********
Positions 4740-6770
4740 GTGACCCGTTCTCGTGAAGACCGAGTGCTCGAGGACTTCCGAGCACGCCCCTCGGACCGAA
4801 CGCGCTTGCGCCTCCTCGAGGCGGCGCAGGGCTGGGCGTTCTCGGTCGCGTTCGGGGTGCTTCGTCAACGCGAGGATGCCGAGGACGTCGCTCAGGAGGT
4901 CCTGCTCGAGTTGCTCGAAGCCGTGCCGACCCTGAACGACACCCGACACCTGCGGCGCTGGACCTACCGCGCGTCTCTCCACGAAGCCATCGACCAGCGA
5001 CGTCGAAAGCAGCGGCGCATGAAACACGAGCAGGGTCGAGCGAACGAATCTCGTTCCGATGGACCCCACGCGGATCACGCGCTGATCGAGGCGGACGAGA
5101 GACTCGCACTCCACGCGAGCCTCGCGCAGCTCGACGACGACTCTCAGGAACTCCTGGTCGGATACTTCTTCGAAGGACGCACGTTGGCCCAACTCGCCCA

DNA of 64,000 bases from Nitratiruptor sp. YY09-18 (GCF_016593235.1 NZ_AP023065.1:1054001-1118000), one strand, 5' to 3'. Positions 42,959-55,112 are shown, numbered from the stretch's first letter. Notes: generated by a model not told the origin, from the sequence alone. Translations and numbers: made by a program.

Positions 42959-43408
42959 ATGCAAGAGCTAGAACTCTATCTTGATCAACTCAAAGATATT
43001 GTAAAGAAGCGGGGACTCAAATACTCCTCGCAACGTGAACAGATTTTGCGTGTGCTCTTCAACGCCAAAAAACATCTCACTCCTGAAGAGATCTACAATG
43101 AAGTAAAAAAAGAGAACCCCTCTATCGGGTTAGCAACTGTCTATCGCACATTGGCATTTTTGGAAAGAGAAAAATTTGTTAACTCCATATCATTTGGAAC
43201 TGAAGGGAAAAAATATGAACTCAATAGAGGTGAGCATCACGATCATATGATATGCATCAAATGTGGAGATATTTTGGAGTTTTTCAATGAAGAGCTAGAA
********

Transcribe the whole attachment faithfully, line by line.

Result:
Positions 4740-6770
4740 GTGACCCGTTCTCGTGAAGACCGAGTGCTCGAGGACTTCCGAGCACGCCCCTCGGACCGAA
4801 CGCGCTTGCGCCTCCTCGAGGCGGCGCAGGGCTGGGCGTTCTCGGTCGCGTTCGGGGTGCTTCGTCAACGCGAGGATGCCGAGGACGTCGCTCAGGAGGT
4901 CCTGCTCGAGTTGCTCGAAGCCGTGCCGACCCTGAACGACACCCGACACCTGCGGCGCTGGACCTACCGCGCGTCTCTCCACGAAGCCATCGACCAGCGA
5001 CGTCGAAAGCAGCGGCGCATGAAACACGAGCAGGGTCGAGCGAACGAATCTCGTTCCGATGGACCCCACGCGGATCACGCGCTGATCGAGGCGGACGAGA
5101 GACTCGCACTCCACGCGAGCCTCGCGCAGCTCGACGACGACTCTCAGGAACTCCTGGTCGGATACTTCTTCGAAGGACGCACGTTGGCCCAACTCGCCCA

DNA of 64,000 bases from Nitratiruptor sp. YY09-18 (GCF_016593235.1 NZ_AP023065.1:1054001-1118000), one strand, 5' to 3'. Positions 42,959-55,112 are shown, numbered from the stretch's first letter. Notes: generated by a model not told the origin, from the sequence alone. Translations and numbers: made by a program.

Positions 42959-43408
42959 ATGCAAGAGCTAGAACTCTATCTTGATCAACTCAAAGATATT
43001 GTAAAGAAGCGGGGACTCAAATACTCCTCGCAACGTGAACAGATTTTGCGTGTGCTCTTCAACGCCAAAAAACATCTCACTCCTGAAGAGATCTACAATG
43101 AAGTAAAAAAAGAGAACCCCTCTATCGGGTTAGCAACTGTCTATCGCACATTGGCATTTTTGGAAAGAGAAAAATTTGTTAACTCCATATCATTTGGAAC
43201 TGAAGGGAAAAAATATGAACTCAATAGAGGTGAGCATCACGATCATATGATATGCATCAAATGTGGAGATATTTTGGAGTTTTTCAATGAAGAGCTAGAA